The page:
New Amazon warehouse workers will never join unions

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Amazon has faced a lot of public scrutiny and a backlash for the dangerous working conditions in its warehouses. And the right about that. Amazon warehouses look like bad places for work. As a result, there have been hints that the company is struggling to find it enough people To fill all warehouse jobs.

Therefore, it is not surprising that Amazon continues to explore the logical alternative to people unite and them annoying needs: robots.

on Tuesday, and The company announced They called it Proteus, “the first fully autonomous mobile robot.” The machine that searches for Roomba-on-steroids can autonomously move around the warehouse floor, pick up heavy objects, and move them to a new location, according to the company.

Amazon said it plans to integrate Proteus into “GoCart outbound handling areas in fulfillment centers and sort centers.” Significantly, unlike Former Amazon Bots, Proteus will not be separated from human workers by a cage or barrier. Instead, the company plans to deploy the bot directly alongside people and in their midst. In the Amazon press video, Proteus appears to stop moving when a person walks past the glowing green “line of sight.” So we hope that human / robotic collisions will not be added to the list of repositories risks.

In addition to Proteus, the company has also simultaneously introduced three new robotic features that are set to enter warehouses in the future. There’s the Cardinal, the robotic arm that can lift and sort packages up to 50 pounds using “advanced artificial intelligence” and “computer vision.” Amazon said it is currently testing a prototype of the Cardinal, and that they hope to deploy the lift-and-roll box catcher to warehouses in 2023.

Then there is a new scanning system that the company claims will reduce the need for manual barcode scanners and allow employees to scan the package simply by placing it on the shelf. The system called “Amazon Robotics Identification” has an atmosphere similar to the corporate system just get out Technology, which keeps close tabs on a retail customer’s movements through cameras and sensors and automatically charges purchases accordingly.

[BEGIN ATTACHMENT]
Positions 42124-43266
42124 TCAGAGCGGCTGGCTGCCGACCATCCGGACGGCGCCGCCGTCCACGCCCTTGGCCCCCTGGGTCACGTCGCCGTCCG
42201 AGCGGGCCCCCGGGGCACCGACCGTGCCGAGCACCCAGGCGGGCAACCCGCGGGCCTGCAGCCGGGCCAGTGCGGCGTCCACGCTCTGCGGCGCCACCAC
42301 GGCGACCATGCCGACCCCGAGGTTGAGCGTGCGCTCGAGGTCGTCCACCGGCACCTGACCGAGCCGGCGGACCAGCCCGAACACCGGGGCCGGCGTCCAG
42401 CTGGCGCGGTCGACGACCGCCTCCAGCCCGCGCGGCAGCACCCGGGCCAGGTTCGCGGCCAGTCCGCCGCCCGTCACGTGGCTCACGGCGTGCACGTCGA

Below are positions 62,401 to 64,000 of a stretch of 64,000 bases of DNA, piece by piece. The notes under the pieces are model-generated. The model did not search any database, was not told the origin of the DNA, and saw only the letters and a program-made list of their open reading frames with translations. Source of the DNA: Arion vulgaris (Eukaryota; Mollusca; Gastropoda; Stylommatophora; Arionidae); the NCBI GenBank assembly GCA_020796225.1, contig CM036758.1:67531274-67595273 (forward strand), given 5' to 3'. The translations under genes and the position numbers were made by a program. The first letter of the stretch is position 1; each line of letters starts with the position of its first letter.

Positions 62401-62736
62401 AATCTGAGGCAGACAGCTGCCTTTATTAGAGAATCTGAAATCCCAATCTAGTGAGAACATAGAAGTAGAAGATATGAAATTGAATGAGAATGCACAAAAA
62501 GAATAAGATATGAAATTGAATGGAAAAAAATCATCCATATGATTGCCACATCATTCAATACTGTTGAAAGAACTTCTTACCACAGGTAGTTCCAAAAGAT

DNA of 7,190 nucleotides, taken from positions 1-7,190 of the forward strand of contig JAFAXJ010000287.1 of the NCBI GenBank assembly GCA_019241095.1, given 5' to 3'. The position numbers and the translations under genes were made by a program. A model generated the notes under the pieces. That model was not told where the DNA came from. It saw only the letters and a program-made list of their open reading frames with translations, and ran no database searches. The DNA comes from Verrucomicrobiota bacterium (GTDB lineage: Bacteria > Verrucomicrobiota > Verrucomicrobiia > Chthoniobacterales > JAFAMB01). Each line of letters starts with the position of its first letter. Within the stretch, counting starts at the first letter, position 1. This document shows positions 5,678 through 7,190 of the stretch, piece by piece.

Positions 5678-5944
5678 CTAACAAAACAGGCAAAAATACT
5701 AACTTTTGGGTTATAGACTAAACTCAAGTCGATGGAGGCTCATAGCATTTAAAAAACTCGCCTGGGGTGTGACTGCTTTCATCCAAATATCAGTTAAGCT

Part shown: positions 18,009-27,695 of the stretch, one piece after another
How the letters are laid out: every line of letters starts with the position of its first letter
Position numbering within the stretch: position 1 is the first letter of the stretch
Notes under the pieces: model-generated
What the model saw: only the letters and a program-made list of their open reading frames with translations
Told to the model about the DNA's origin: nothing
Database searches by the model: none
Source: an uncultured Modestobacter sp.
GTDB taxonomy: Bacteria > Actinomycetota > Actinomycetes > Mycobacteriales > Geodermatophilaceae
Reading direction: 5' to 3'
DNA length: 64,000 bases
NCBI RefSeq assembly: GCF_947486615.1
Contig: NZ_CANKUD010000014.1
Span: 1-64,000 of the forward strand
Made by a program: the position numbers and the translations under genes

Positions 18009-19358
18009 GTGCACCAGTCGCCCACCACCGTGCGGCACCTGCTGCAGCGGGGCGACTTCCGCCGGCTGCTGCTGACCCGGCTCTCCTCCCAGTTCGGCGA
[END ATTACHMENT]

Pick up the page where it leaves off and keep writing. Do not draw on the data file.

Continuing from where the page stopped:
Finally, there is the “Container Storage System”, which appears to use robotic cranes, movable bases, and labeled bins to catalog, store, and retrieve items within stacks of shelving “pods”. Amazon writes: “The system helps determine which capsule contains the container with the desired product, where the container is in the capsule, and how to grab the container and pull it to the employee.” The company did not Select a due date Either for survey systems or new container management, and Amazon refused to provide Gizmodo with more details about the timing Than put up the robot.

As Amazon puts it in their company blog, all of these robotic innovations are meant to improve the human experience of being a warehouse worker. The company has repeatedly referred to the “ergonomic” nature of its designs, writing that it “continually looks to automation to help reduce infection risks.”

Those things may be true, but it’s also clear that these bots are meant to boost efficiency – to snip milliseconds from the process of scanning a packet and send it through the shipping line without ever experiencing fatigue. “With Cardinal, packages are sorted early in the shipping process, which speeds up processing time at the facility. Amazon shipping processes run more smoothly because Cardinal transforms batch-based manual work into continuous automated work.”

High portions and an excessive focus on speed part of What made amazon warehouses dangerous places to work. So will these robots allow human workers to breathe a sigh of relief, or will they add to the current pressure to speed up? Will the bots allow Amazon to achieve the company’s goals with fewer casualties, or will it be an excuse for Amazon to demand more people faster?

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